The Autumnal or Fall Equinox is a floating date around September 22-23 that marks the first day of autumn, when day and night are of equal lengths. The sun crosses the equator moving southward (in the northern hemisphere). The Autumnal Equinox marks the beginning of shorter days and longer nights and the passage into winter. On this day, this day, the sun rises directly in the east and sets directly in the west; the sun will begin to rise at the South Pole after six months of darkness, to preside over six months of daylight; and the zenith passes directly overhead on the equator, so the sun casts no shadows. For centuries, friends have gathered to celebrate the day and strengthen their spirits in preparation for the passage into winter.
Net Cacao: One additional chocolate holiday and a good reason to invite friends to celebrate the harvest with a pot-luck chocolate evening.
10) October 31: Halloween in the U.S.
Just for kids, you say? Not when you see the beautiful treats made by great chocolatiers for celebrants with palates too sophisticated to dip into the Trick-or-Treat stash.
Box of Halloween candy from Moonstruck Chocolate.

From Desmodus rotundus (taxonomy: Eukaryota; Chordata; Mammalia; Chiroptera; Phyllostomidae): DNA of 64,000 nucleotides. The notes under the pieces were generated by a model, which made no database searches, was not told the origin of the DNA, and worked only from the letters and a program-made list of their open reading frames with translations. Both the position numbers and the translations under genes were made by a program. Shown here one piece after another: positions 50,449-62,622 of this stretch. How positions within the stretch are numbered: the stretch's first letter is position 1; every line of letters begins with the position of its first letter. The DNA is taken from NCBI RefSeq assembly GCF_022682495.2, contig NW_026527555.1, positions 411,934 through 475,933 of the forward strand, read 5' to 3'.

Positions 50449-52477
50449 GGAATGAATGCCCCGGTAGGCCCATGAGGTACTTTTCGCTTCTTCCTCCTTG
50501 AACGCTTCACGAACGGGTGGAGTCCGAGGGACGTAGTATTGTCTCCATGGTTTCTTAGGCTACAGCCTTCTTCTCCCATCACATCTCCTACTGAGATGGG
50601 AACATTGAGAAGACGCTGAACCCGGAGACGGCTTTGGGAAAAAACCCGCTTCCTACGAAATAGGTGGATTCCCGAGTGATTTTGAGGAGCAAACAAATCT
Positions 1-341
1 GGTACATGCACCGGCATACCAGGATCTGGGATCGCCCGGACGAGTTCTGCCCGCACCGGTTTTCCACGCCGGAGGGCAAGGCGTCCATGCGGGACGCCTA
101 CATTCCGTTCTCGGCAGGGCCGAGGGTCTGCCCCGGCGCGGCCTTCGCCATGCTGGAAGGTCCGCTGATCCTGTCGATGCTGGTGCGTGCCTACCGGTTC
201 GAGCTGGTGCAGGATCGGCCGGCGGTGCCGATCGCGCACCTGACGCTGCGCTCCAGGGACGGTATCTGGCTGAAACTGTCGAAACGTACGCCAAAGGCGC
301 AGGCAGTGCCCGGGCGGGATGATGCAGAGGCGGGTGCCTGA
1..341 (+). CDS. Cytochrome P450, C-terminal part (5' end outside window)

Net Cacao: One additional chocolate holiday. Your added treat is checking out the websites of the best chocolatiers and ordering whatever you fancy.
11) -15) October/November: Diwali in India
Diwali (also called Divali or Deepavali), the “festival of lights,” is one of the longest Hindu religious festivals, spanning five days in the Hindu month of Karthika (late October/early November). It marks both a new moon and a new year and honors Lakshmi, the goddess of wealth and good fortune. Everything in India comes to a standstill except family life, feasting and shopping for clothes and gifts. Celebrants light five traditional clay oil lamps commemorating the triumph of good Prince Rama, who conquered the evil tyrant Ravana. Gifts of sweets are exchanged with neighbors and friends. A unique treat is chocolate molded into the shape of a diya, the clay oil lamp, which is decorated with edible paints, chocolate buttons and flakes in intricate traditional patterns and filled with goodies. Boxes of European-style chocolates are also exchanged.
Net Cacao: Five chocolate feasting days. Get plenty of rest.
16) - 18) October 31 - November 2: Day of the Dead in Mexico